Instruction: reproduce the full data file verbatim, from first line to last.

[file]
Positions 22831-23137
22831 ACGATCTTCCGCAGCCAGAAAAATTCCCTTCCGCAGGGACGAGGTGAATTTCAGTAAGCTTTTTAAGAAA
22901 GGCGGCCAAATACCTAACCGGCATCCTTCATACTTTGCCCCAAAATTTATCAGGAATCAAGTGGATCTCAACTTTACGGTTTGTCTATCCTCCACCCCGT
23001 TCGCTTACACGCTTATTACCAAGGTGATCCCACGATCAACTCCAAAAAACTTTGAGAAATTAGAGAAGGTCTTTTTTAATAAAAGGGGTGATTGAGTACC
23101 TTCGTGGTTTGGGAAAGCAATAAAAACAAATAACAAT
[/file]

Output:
Positions 22831-23137
22831 ACGATCTTCCGCAGCCAGAAAAATTCCCTTCCGCAGGGACGAGGTGAATTTCAGTAAGCTTTTTAAGAAA
22901 GGCGGCCAAATACCTAACCGGCATCCTTCATACTTTGCCCCAAAATTTATCAGGAATCAAGTGGATCTCAACTTTACGGTTTGTCTATCCTCCACCCCGT
23001 TCGCTTACACGCTTATTACCAAGGTGATCCCACGATCAACTCCAAAAAACTTTGAGAAATTAGAGAAGGTCTTTTTTAATAAAAGGGGTGATTGAGTACC
23101 TTCGTGGTTTGGGAAAGCAATAAAAACAAATAACAAT